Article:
Regular readers will recall that a little while back I said we’d be away for a while due to the death of a friend. Truth be told, his loss was, at the time, the latest in a long string of Very Hard Things 2015 had handed us.
It seems, however, that June might bright A New Hope. (Sorry) But, before we get to the good stuff, let’s go over where we’ve been, shall we?
Continue reading “2015 has been kicking my ass”
I think there may have actually been danger of having some sort of geek singularity of awesomeness form on stage.
But before I tell you what I am talking about, some context.
Continue reading “GRRM, Neil Gaiman, Paul & Storm… so much geek awesomeness concentrated in one spot…”
So here’s a story about something that happened to us a while ago when the U.S. played Portugal in the World Cup.
Continue reading “The World Cup, Dinner and Wardrobe Choices”
If you live in the Boston area, odds are at some point you have seen Keytar Bear performing in or near an MBTA station. He’s one of those quirky things about Boston that I love so much.
But he will not be performing for a while, to the loss of all commuters.
Continue reading “Send some love to Keytar Bear”
[ETA to make some additions and corrections – Geoff]
I honestly am just in shock now.
As if the events in Boston have not brought enough insanity to our world, now the last 12 hours have taken the crazy to whole new levels.
The two bombers lived in our neighborhood here in Cambridge. And that is just for starters.
Continue reading “Now this is really feeling surreal”
If you count my time in uniform, I have worked in public safety for a while. I have also worked on business continuity/disaster recovery planning committees. I am probably more well read on much of the literature than many public safety officers and government officials. I take this sort of thing quite seriously, because I know what is possible. And so when I hear people blow things off, even when experts are trying to tell them to take a particular danger or threat seriously, I get a bit frustrated.
The looming storm this weekend is a great example.
Continue reading ““That won’t happen.” Well, sometimes it does.”
The possibility of snow this weekend went from possible snow earlier in the week to winter storm watch to blizzard watch today as the weather forecast for Thursday through Saturday was refined by meteorologists. And all this on the 35th Anniversary of one of the biggest snow events of my generation – the Blizzard of 1978.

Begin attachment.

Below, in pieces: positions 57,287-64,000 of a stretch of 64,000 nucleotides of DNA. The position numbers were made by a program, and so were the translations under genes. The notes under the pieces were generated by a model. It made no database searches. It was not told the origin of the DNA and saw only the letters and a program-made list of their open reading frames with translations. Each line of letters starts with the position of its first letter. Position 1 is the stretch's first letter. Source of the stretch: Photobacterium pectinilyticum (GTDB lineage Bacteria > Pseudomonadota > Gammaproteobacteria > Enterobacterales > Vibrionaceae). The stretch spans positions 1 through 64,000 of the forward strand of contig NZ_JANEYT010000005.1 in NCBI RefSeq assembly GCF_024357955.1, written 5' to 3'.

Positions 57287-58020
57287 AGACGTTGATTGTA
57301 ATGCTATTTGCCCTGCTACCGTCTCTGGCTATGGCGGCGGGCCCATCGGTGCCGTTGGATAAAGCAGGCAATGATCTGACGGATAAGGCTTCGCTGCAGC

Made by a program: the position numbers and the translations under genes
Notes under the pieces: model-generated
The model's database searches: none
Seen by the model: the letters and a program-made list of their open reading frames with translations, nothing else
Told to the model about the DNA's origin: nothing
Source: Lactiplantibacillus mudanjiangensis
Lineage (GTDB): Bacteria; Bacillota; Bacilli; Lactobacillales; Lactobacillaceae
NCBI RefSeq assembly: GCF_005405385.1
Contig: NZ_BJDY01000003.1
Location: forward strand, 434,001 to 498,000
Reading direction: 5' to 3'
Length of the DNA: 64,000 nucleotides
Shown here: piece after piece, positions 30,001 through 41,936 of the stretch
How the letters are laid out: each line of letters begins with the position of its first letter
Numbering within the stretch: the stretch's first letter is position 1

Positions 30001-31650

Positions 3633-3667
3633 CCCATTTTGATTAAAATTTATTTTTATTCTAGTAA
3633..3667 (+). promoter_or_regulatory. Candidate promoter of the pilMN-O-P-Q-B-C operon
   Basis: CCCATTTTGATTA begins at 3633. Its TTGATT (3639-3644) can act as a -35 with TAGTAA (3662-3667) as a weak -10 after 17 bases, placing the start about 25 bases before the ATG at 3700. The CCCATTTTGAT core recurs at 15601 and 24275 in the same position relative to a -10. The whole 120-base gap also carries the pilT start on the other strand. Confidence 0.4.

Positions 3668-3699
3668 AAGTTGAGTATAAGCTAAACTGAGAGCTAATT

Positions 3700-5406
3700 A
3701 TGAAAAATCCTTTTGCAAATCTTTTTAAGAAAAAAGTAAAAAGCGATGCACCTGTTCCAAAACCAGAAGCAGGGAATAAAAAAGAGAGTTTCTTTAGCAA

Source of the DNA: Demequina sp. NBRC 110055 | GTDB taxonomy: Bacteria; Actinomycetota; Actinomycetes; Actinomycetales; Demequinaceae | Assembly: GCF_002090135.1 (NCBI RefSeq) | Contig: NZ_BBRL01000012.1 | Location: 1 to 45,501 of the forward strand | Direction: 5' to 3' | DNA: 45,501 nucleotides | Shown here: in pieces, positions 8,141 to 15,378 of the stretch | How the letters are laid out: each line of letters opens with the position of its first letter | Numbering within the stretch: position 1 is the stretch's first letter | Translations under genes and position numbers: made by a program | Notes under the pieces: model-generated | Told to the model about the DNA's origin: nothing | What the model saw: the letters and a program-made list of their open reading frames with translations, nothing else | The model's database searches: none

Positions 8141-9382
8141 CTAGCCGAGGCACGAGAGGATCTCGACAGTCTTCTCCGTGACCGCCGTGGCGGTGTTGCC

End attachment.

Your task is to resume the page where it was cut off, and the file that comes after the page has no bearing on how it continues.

Continue reading “Possible blizzard coming”
Mark Twain had a lot of wonderful witty things to say about New England weather, and the most relevant (and true) for today would certainly be this one, from a speech he gave in 1876:
One of the brightest gems in the New England weather is the dazzling uncertainty of it.
Oh, boy, is he so right. Although the cold and rain was predicted, as was the high winds, I don’t think anyone thought that we would have any appreciable snow here in Boston today, and yet we got enough to turn the roads into quite a slushy mess.
Continue reading “Boy, winter sure came early”
New England weather is notoriously unpredictable. Even with the vast improvements in technology and knowledge, no forecaster is going to be able to predict the weather with absolute certainty, especially far in advance. But when virtually all the meteorologists I read start sounding really concerned about a weather event, it might be time to start paying attention rather than poo-pooing it.
Continue reading “About that whole “chicken little” thing”
In time for Halloween, the military put on a joint training exercise that features… a zombie attack. While I am amused to no end, I do respect the attempts by the government to get people interested in emergency preparedness by using zombies as a training tool. It’s just like what the CDC did not too long ago. And as Hurricane Sandy should be making apparent to everyone, some basic emergency preparedness is a good thing. I may get to spend some more time outside in the rain like I did for last year’s hurricane, trying to make sure people don’t drive into downed power lines. We’ll see.